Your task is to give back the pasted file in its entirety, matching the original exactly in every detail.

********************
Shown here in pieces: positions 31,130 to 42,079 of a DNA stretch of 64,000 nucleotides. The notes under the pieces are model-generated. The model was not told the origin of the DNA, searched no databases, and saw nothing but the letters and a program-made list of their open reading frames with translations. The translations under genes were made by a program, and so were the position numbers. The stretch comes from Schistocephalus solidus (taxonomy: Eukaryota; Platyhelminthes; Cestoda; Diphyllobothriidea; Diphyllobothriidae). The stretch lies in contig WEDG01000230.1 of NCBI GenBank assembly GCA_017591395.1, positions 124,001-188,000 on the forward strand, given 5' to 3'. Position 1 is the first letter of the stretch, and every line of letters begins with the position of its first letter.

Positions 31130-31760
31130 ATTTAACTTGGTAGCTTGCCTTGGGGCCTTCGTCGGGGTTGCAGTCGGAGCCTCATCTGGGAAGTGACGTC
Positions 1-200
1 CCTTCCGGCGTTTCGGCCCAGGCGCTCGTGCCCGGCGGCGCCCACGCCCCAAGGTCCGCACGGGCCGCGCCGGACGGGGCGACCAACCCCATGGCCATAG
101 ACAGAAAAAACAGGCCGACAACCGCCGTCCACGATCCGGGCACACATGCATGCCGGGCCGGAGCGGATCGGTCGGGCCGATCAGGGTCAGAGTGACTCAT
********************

Shown here in pieces: positions 31,130 to 42,079 of a DNA stretch of 64,000 nucleotides. The notes under the pieces are model-generated. The model was not told the origin of the DNA, searched no databases, and saw nothing but the letters and a program-made list of their open reading frames with translations. The translations under genes were made by a program, and so were the position numbers. The stretch comes from Schistocephalus solidus (taxonomy: Eukaryota; Platyhelminthes; Cestoda; Diphyllobothriidea; Diphyllobothriidae). The stretch lies in contig WEDG01000230.1 of NCBI GenBank assembly GCA_017591395.1, positions 124,001-188,000 on the forward strand, given 5' to 3'. Position 1 is the first letter of the stretch, and every line of letters begins with the position of its first letter.

Positions 31130-31760
31130 ATTTAACTTGGTAGCTTGCCTTGGGGCCTTCGTCGGGGTTGCAGTCGGAGCCTCATCTGGGAAGTGACGTC
Positions 1-200
1 CCTTCCGGCGTTTCGGCCCAGGCGCTCGTGCCCGGCGGCGCCCACGCCCCAAGGTCCGCACGGGCCGCGCCGGACGGGGCGACCAACCCCATGGCCATAG
101 ACAGAAAAAACAGGCCGACAACCGCCGTCCACGATCCGGGCACACATGCATGCCGGGCCGGAGCGGATCGGTCGGGCCGATCAGGGTCAGAGTGACTCAT